Portugal’s left-wing government has not only surprised observers with its stability and popularity, the coalition some called a geringonça, or contraption, has overseen the country’s move from bailout recipient to credit rating star. But, as Peter Wise reports, there is still work to be done.

Port Costa

Portugal’s Socialist leader António Costa 

Portugal is in fashion. Celebrities including Madonna and actor Michael Fassbinder, who recently bought houses in Lisbon, acclaim the country as 'cool'. Tourist numbers are at record highs and foreign buyers are fuelling a real estate boom. In the words of Pedro Santa Clara, a professor of finance at the Nova School of Business and Economics: “Portugal hasn’t been this cool since the Age of Discoveries 500 years ago.”

The country’s economic recovery is also attracting international admiration. Growth has outpaced the EU average for the first time this century, reaching 2.7% in 2017, while the Socialist government has succeeded in cutting the budget deficit to the lowest level since democracy was restored in 1974. At the same time, employment is growing at a faster rate than the economy and unemployment has fallen to pre-crisis levels.

In recognition of this recovery, Standard & Poor’s and Fitch Ratings have lifted Portugal’s debt rating from junk status to investment grade. Moody’s is expected to follow suit within a year. In May 2017, Portugal exited the EU’s 'excessive deficit procedure' for countries in persistent breach of the bloc’s budget rules. A month later, the International Monetary Fund (IMF) commended Portugal for “notable progress” in stabilising its banking system. In January, Mário Centeno, the finance minister, took over as president of the Eurogroup of eurozone finance ministers, his election being seen as a symbol of Portugal’s return to the fold of fiscally disciplined member states.

A pleasant surprise

Few foresaw this succession of successes when Socialist leader António Costa unexpectedly became prime minister in November 2015. After an inconclusive general election in which no party won an outright majority, he forged an anti-austerity alliance between his centre-left Socialists (PS) and three smaller parties from the anti-establishment and Communist left. Under the agreement, the smaller left-wing parties provide his minority PS government with a working majority in parliament. Critics dubbed the pact the 'geringonça’, meaning a strange contraption.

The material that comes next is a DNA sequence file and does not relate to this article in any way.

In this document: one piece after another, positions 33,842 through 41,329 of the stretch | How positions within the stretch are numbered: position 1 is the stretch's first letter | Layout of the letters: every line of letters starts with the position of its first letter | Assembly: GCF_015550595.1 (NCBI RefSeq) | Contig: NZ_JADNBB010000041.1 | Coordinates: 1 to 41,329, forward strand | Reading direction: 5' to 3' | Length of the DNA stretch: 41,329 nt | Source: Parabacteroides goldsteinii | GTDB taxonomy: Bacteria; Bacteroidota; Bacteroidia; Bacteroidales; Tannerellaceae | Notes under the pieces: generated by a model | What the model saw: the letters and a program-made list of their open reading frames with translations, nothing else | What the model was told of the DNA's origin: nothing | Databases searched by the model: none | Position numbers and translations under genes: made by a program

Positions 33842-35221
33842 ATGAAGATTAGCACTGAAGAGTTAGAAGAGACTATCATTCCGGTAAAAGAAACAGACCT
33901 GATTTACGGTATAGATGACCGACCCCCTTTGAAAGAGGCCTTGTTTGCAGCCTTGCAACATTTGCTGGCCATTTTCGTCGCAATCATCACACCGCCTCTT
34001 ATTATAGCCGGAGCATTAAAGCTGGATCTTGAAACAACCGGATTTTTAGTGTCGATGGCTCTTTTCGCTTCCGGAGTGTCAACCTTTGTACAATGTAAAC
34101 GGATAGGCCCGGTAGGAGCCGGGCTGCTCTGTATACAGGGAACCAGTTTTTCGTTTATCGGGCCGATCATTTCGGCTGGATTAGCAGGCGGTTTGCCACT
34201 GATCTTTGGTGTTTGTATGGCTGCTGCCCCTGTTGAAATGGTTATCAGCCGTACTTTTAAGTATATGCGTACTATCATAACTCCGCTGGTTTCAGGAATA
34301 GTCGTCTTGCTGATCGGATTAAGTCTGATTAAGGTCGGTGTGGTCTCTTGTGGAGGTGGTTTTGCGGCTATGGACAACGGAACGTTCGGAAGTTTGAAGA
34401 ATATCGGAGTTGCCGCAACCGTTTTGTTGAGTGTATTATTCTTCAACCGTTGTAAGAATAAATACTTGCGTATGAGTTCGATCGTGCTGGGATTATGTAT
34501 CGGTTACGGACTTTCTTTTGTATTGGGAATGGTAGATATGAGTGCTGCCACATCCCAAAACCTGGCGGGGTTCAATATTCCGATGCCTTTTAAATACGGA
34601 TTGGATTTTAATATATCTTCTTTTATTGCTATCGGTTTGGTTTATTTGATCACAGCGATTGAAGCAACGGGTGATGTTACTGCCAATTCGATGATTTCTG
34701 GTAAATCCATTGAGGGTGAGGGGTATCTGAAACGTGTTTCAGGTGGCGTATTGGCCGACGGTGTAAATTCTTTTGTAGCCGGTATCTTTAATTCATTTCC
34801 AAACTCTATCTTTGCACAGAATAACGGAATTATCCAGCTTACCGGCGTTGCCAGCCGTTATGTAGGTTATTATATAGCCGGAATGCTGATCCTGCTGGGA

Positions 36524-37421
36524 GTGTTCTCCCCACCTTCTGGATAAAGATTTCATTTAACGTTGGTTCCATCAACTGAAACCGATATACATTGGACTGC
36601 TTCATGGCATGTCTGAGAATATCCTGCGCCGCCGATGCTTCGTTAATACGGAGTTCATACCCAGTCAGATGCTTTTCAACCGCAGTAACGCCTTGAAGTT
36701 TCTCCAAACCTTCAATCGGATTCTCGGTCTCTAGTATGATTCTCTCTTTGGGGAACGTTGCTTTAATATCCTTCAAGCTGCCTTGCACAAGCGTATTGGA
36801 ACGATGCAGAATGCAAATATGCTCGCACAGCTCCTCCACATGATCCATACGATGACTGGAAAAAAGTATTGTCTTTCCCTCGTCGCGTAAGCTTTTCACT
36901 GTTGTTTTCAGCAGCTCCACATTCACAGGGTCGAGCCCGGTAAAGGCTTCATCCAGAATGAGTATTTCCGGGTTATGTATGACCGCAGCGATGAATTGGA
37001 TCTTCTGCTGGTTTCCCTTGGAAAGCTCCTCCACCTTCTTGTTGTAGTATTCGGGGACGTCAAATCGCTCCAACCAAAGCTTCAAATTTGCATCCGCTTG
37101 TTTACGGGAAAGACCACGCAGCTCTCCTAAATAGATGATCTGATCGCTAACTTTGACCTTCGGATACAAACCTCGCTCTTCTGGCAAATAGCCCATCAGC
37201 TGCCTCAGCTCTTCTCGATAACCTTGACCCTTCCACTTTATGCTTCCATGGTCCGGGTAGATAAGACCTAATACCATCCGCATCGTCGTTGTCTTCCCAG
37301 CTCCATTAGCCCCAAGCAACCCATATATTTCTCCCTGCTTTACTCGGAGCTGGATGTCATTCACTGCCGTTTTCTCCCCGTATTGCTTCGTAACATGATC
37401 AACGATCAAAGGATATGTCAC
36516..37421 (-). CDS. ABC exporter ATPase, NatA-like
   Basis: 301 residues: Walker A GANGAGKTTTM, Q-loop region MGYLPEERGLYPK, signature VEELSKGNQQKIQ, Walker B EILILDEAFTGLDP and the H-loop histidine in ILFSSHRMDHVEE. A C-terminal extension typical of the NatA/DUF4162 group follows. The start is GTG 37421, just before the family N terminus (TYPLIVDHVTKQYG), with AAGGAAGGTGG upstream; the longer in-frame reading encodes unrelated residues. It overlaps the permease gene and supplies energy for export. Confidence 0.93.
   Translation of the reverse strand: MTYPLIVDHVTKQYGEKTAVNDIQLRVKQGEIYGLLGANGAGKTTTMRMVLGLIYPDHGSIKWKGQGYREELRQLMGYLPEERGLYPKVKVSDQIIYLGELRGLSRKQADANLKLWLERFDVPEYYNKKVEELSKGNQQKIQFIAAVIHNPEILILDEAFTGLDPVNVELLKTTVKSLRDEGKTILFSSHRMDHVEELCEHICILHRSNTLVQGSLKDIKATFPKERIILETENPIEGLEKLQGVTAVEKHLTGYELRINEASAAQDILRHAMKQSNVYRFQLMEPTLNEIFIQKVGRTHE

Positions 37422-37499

Many international analysts expected internal conflicts to break up the unforeseen pact between rival left-wing parties or forecast a damaging clash with Brussels over meeting fiscal targets. Portuguese bankers on roadshows faced sceptical questioning from international investors on the outlook for politics and the economy long after Mr Costa took office.

More than two-and-a-half years after the election, however, the alliance is in robust health. This makes Mr Costa unique among centre-left European leaders in being in power, in being popular (the PS has a 13-point opinion poll lead) and in pursuing an anti-austerity policy programme.

“Many of us underestimated the extent to which the parties on the left were invested in making the alliance work,” says Federico Santi, an analyst at Eurasia Group. The likelihood of political instability before the next scheduled general election in October 2019 is now considered to be remote.

Exports boost

At 2.7%, Portugal's gross domestic product (GDP) growth in 2017 was the strongest since 2000. However, expansion is projected to slow in 2018 and 2019 to about 2% as the economic cycle matures.

Higher demand has been driving yields and spreads lower. Yields are currently trading at record lows, while spreads stand below 2015 levels

Cristina Casalinho

“We expect investment and exports to remain the main drivers as structural change in the economy and competitive gains continue to bear fruit,” says Rui Constantino, chief economist at Banco Santander Totta. “Exports, both of goods and services, have evolved very positively, and should continue to do so, taking advantage of the benign external outlook. Exports have increased from 27% of GDP before the financial crisis to 43% and should rise above 45% over the next two years.”

The increased weight of exports reflects a significant shift in the economy from non-tradable to tradable sectors. Together with recent gains in export competiveness, this has lifted Portugal’s potential growth rate to about 1.5%, says Mr Constantino.

“This improvement of exports,” he adds, “is contributing to a resurgence in investment, in terms of both export companies expanding their installed capacity and investment in construction, especially urban renewal.” Having peaked at more than 17% in 2013 during Portugal’s economic adjustment programme overseen by the EU and the IMF, unemployment has fallen below 8%, the lowest level since 2004.